8. Handmade items.
When building out your ecommerce strategy on eBay, it’s critical to know your market. Study the kind of consumer that looks for things on eBay.
A cursory look at the top-selling categories listed above will reveal that eBay is not designed for handmade, bespoke, or artisanal products. Sure, there’s nothing stopping you from listing those kinds of products, but don’t expect them to perform well.
Look again at the top-selling items and consider the question: “What is the average eBay consumer looking for?”
It’s clear they’re looking for practical, utilitarian items — not sentimental ones — at a discount. If handmade is your thing, you’re better off using a site that targets the appropriate demographic, such as Etsy or Amazon Handmade.
9. Firearm accessories.
While eBay strictly forbids the selling of firearms on their platform, they make certain allowances for firearm accessories. These include things like barrels, firing pins, and hammers. However, due to strict stipulations and various state laws surrounding firearms, it’s best to avoid eBay for this category.
Instead, opt for a local-based marketplace dedicated to firearms and firearm accessories.
10. Beanie babies.
This item makes the “avoid” list by nature of its pointed irony. Beanie Babies were one of the things that put eBay on the map. In fact, much of eBay’s early success was thanks to the incredible Beanie Babies Boom of the 90s and early 2000s.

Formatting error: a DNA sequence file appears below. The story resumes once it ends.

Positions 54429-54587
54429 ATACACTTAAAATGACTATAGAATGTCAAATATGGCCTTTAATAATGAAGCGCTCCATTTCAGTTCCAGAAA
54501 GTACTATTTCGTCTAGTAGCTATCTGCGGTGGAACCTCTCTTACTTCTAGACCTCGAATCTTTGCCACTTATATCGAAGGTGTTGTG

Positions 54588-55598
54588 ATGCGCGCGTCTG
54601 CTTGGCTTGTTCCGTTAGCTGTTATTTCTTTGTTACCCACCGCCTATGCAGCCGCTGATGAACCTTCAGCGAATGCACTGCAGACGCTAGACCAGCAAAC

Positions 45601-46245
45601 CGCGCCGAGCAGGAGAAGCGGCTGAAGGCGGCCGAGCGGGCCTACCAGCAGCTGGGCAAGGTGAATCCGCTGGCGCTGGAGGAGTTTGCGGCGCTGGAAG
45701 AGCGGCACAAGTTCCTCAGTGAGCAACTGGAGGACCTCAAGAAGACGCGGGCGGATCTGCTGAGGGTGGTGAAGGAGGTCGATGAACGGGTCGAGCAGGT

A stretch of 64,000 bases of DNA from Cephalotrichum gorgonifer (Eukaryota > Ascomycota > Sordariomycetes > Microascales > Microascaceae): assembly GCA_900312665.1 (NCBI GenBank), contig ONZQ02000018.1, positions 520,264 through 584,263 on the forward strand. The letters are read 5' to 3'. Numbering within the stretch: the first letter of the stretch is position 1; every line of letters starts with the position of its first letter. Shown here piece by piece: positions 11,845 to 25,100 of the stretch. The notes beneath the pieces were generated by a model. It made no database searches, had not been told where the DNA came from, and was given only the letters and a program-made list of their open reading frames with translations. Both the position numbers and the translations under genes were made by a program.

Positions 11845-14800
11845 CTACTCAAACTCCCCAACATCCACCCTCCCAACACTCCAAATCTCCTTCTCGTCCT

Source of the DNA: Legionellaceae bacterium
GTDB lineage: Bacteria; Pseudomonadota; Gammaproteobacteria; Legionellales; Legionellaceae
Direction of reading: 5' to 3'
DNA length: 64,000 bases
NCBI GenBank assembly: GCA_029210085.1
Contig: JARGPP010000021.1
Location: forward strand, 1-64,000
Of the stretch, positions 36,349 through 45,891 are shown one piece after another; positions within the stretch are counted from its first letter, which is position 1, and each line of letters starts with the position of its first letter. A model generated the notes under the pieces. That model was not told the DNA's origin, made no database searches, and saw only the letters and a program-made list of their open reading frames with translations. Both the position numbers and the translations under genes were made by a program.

Analysts even predicted that the online auction house would fail due to so much of its profits being propped up by the popularity of these cute little bean-filled creatures. Well, eBay obviously prevailed, and Beanie Babies were left in the dust.
They’re now relatively unpopular on the platform and can be purchased for pennies on the dollar.
11. Bootleg media.
It may seem strange to see this category on the list, as it seems fairly obvious that counterfeit or bootleg media would be prohibited on eBay. But the rules can get pretty gray, especially when it’s not as cut-and-dry as illegal copies of films or video games.
For example, there’s a thriving underground culture of Star Wars fans that make custom “fan edits” of the classic sci-fi movies and distribute them on DVDs. These are examples of items that, while not blatant copies, are still prohibited on eBay’s platform.
12. Digital or electronically delivered items.